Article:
My Arizona Model Aircrafters 1/5 Scale Fokker Dr1 (almost ARF)
A few (slightly organized) pics
The Fokker was a Christmas gift from my wife (and a big surprise too!). I had wanted to get into WW1 scale, and had been working on a Balsa USA Bristol M-1c for about a year, and wasn't making much progress (I was having a hard time finding the time to build.). Plus, the R/C Dawn Patrol , the local WW1 R/C Group, needed some "bad guys". I had mentioned in passing to my wife Kathy that the Arizona Model Aircrafters Dr1 sure would be nice to have (I didn't want the Great Planes Dr1, as there are too many all-red triplanes already out there).
At some point in time I intend on writing a more detailed "construction" article on this ARF. While technically this plane is an ARF, I prefer to refer to it as an "AARF" (Almost-Almost Ready to Fly) or perhaps a "Builders ARF" is more appropriate. The plane comes from AZM built and covered (see pic above of the temporarily assembled plane, I just had to see what it would look like!) with a poly/fabric covering (of some variety). There is still a huge amount of work to be done. The instructions were extremely minimal, and Jamie at AZM was honestly not always as helpful as I'd hoped when I called or Emailed him with questions. There was a review of this Dr1 in MAN in June of 2002 that was helpful, but there are some discrepancies with it and the plane I received. Amongst them being that it is advertised as having a 60" wingspan (IMAA legal for bipes/tripes), the article had it at 62", but mine only measure 58" (yes, including the ailerons). I was impressed with the quality of construction though (as were some other more seasoned WW1 kit and scratch build flyers). There are number of other issues, and I'll only hit a few of them here, but I'd be happy to share these with anyone who interested.
I ordered the detail kit available from AZM (but not the spoke wheels, they look great, but not scale) from AZM. While the laser cut lite-ply and card stock gun kits are awesome (there were, thankfully, great instructions here), the wing tip skids and the leather cockpit trim and control cable exits nice, and Jamie at AZM did later send me some very nice laser cut interplane strut brackets (non-functional) that were not originally included in the detail kit, .the rest of the items are not of much use IMHO, I'd recommend just getting the guns and strut brackets. The Williams Bros. 4.5" Vintage Wheels provided are too small, and AZM did exchanged them for the 5.5" size. It was also pointed out to me (after I was done) that the covering is not correct over the turtle deck or the "cheeks" on the forward fuse sides (it should not fit to the contours, but over them). Had I paid closer attention to my documentation, I probably could have remedied this before it was too late. Live and learn.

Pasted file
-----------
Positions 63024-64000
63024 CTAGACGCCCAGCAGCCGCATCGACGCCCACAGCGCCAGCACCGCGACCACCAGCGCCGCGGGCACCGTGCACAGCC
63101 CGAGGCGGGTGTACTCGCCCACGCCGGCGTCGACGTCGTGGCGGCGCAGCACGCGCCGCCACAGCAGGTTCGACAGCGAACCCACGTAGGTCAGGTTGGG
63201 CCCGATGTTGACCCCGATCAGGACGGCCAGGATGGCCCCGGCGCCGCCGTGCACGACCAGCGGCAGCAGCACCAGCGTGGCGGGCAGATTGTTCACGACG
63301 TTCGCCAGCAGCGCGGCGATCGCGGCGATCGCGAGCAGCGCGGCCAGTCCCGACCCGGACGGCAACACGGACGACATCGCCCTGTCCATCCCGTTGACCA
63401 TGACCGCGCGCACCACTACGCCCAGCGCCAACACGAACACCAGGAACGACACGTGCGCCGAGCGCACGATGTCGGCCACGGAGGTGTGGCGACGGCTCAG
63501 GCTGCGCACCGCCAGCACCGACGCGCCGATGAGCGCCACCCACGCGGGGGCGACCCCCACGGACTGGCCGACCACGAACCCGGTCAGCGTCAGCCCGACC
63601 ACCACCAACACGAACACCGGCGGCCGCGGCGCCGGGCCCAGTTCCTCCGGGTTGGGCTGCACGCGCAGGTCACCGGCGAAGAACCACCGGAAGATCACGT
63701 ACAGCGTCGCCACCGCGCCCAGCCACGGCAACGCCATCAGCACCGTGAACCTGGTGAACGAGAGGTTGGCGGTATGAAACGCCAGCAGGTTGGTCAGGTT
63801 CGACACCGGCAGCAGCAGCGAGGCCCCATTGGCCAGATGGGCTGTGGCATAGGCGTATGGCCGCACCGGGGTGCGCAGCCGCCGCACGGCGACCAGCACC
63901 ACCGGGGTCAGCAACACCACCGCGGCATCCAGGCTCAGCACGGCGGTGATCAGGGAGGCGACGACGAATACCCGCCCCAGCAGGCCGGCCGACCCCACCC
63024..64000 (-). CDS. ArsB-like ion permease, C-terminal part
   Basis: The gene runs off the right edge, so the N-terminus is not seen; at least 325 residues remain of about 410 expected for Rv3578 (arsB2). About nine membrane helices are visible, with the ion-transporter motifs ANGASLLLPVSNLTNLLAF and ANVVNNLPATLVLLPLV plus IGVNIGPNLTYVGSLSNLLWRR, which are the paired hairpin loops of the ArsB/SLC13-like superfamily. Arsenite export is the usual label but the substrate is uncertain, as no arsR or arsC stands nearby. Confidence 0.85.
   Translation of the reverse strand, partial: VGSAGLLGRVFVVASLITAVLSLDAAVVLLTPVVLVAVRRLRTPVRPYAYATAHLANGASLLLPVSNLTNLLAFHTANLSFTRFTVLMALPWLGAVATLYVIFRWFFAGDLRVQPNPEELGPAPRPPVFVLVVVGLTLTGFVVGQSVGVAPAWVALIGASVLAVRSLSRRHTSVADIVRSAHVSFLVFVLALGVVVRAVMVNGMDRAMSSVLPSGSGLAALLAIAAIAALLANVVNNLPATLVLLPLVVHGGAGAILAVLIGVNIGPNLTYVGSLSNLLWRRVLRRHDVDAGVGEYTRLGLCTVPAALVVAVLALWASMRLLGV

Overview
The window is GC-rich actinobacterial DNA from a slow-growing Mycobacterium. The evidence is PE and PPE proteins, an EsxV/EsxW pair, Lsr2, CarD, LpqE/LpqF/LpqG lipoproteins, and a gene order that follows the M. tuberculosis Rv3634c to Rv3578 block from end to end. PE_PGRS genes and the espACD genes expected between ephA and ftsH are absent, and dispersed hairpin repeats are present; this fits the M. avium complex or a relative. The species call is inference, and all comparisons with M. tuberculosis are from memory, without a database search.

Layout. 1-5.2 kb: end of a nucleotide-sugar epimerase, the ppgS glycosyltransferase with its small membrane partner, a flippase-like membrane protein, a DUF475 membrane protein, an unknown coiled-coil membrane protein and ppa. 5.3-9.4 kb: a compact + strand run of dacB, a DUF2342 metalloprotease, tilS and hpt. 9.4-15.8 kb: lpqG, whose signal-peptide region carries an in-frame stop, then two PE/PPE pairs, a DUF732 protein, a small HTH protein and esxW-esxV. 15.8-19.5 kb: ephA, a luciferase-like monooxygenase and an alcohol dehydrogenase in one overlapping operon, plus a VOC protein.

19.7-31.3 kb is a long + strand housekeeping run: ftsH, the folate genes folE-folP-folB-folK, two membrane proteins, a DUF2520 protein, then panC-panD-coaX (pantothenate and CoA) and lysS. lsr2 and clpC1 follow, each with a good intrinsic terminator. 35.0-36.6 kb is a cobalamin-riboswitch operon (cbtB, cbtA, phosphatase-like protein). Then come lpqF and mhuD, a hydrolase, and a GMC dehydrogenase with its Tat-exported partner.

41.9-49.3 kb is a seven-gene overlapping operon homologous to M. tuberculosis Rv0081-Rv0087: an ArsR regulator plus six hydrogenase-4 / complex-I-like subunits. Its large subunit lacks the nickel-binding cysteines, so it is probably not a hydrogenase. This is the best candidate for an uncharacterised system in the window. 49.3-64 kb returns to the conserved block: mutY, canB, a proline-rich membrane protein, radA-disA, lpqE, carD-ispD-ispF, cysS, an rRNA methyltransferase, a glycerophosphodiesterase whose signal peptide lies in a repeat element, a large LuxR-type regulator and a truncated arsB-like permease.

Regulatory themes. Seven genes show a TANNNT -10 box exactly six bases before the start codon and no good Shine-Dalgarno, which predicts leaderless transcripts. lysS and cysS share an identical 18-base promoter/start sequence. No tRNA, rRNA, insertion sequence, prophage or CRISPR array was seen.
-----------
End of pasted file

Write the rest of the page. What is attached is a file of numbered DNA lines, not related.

While this is strictly a fun scale Fokker Dr1 Triplane, I wanted to make it as accurate as possible. After doing 3-4 weeks of research and mulling over the possibilities, , I decided on the markings of Lothar Von Richthofen's Dr1 (the younger brother of Manfred, the Red Baron). The finish is with latex exterior house paints custom mixed to my color specs, and brushed on with 2" wide foam brushes. As most of the German planes in WW1 were (when it came to personal markings and colors) painted with house/barn paint and 10" house painters brushes, the effect was just what I was after, and it turned out pretty well I think. The markings were hand masked and painted (with the exception weight data on the left fuse side which I had cut out of vinyl by CustomCut Graphics (these are a bit on the large side too....my fault). The paint was fuel proofed with a couple of light coats of semi gloss polyurethane spray paint. I am very happy with the final results, especially for a first time R/C scale!
I had the triplane ready to go on April 13, 2003. But then I had a little problem with a stripped aluminum prop nut (which I tried to force on). It would not come off (and was only half way on), and I ended up having to have it cut off with a band saw a few days later. May 3rd was the next possible day for me, but it was pretty windy. I waited for things to calm down down before giving it a shot. It was short, tense and exciting. A combination of not enough aileron, way to much rudder, my bad habit of not using rudder much when I fly and flying an airplane that needs rudder, wind and first flight jitters made for a wild first flight. But I got it down in one piece (somehow). I sought out the assistance of Herman Cholewenski, the area Dr1 guru, the next day and he trimmed her up nice for me (see the mediocre pic above). Hermann flew her twice, and as it was equally as windy (maybe worse) that day too. Upon Herman's advise, I'm waiting for a calmer day to make another flight (and getting some practice with rudder on the sim). I can't thank Herman enough for his help. Now it's up to me!
If you have any comments, suggestions or questions, please contact Mike.